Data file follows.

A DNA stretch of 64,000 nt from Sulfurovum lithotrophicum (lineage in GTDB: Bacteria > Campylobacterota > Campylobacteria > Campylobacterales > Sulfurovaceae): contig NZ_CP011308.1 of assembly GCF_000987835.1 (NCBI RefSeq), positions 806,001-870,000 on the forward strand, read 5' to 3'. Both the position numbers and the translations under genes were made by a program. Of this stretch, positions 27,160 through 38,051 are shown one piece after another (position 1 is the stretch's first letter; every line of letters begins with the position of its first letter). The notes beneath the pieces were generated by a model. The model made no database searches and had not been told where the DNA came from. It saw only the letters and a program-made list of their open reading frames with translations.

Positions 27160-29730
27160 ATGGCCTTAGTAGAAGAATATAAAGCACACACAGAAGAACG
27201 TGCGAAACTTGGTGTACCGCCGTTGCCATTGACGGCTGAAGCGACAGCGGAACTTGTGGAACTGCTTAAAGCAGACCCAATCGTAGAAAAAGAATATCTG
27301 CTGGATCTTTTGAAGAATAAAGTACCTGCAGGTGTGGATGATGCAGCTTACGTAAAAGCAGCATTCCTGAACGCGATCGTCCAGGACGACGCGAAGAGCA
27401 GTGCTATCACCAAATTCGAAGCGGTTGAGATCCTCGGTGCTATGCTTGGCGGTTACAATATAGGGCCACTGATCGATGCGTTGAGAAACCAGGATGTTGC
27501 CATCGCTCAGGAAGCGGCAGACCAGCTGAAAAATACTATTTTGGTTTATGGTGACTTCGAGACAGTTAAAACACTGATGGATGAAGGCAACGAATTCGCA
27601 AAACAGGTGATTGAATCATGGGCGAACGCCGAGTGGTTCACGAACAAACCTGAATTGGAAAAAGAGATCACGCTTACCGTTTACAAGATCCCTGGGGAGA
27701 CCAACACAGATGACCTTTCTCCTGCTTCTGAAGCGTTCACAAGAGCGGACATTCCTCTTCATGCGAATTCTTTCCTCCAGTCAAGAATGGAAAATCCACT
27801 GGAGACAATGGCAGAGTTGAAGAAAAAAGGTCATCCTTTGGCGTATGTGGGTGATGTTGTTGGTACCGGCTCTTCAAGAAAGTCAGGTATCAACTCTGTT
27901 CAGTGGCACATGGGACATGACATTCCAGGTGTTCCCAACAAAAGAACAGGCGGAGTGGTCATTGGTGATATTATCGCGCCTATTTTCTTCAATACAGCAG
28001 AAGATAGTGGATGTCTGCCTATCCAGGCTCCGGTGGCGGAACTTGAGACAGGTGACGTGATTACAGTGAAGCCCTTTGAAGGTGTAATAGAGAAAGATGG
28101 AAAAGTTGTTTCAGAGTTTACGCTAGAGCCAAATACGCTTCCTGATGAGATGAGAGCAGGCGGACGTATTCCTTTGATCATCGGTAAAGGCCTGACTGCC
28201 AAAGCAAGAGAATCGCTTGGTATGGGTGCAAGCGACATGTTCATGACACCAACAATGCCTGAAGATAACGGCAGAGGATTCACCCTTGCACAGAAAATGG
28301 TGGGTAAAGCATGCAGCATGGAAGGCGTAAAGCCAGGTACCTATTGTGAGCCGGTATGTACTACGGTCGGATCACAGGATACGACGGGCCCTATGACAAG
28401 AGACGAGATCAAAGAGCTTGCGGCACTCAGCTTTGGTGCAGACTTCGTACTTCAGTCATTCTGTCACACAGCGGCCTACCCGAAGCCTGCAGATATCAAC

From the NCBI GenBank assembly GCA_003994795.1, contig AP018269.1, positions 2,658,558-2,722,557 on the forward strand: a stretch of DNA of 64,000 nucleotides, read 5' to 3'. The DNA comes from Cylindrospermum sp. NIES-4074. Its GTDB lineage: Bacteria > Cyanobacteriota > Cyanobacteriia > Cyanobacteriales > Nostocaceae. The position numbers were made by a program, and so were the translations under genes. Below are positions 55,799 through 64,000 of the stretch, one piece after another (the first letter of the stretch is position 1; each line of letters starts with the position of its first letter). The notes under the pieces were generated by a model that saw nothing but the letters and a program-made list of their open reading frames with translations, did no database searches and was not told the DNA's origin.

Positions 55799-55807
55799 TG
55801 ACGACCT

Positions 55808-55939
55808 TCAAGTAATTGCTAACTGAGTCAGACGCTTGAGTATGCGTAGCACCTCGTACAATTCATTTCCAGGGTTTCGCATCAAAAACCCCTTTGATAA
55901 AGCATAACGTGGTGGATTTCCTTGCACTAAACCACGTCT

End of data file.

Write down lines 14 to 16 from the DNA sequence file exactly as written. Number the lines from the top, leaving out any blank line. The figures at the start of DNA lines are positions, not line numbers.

28201 AAAGCAAGAGAATCGCTTGGTATGGGTGCAAGCGACATGTTCATGACACCAACAATGCCTGAAGATAACGGCAGAGGATTCACCCTTGCACAGAAAATGG
28301 TGGGTAAAGCATGCAGCATGGAAGGCGTAAAGCCAGGTACCTATTGTGAGCCGGTATGTACTACGGTCGGATCACAGGATACGACGGGCCCTATGACAAG
28401 AGACGAGATCAAAGAGCTTGCGGCACTCAGCTTTGGTGCAGACTTCGTACTTCAGTCATTCTGTCACACAGCGGCCTACCCGAAGCCTGCAGATATCAAC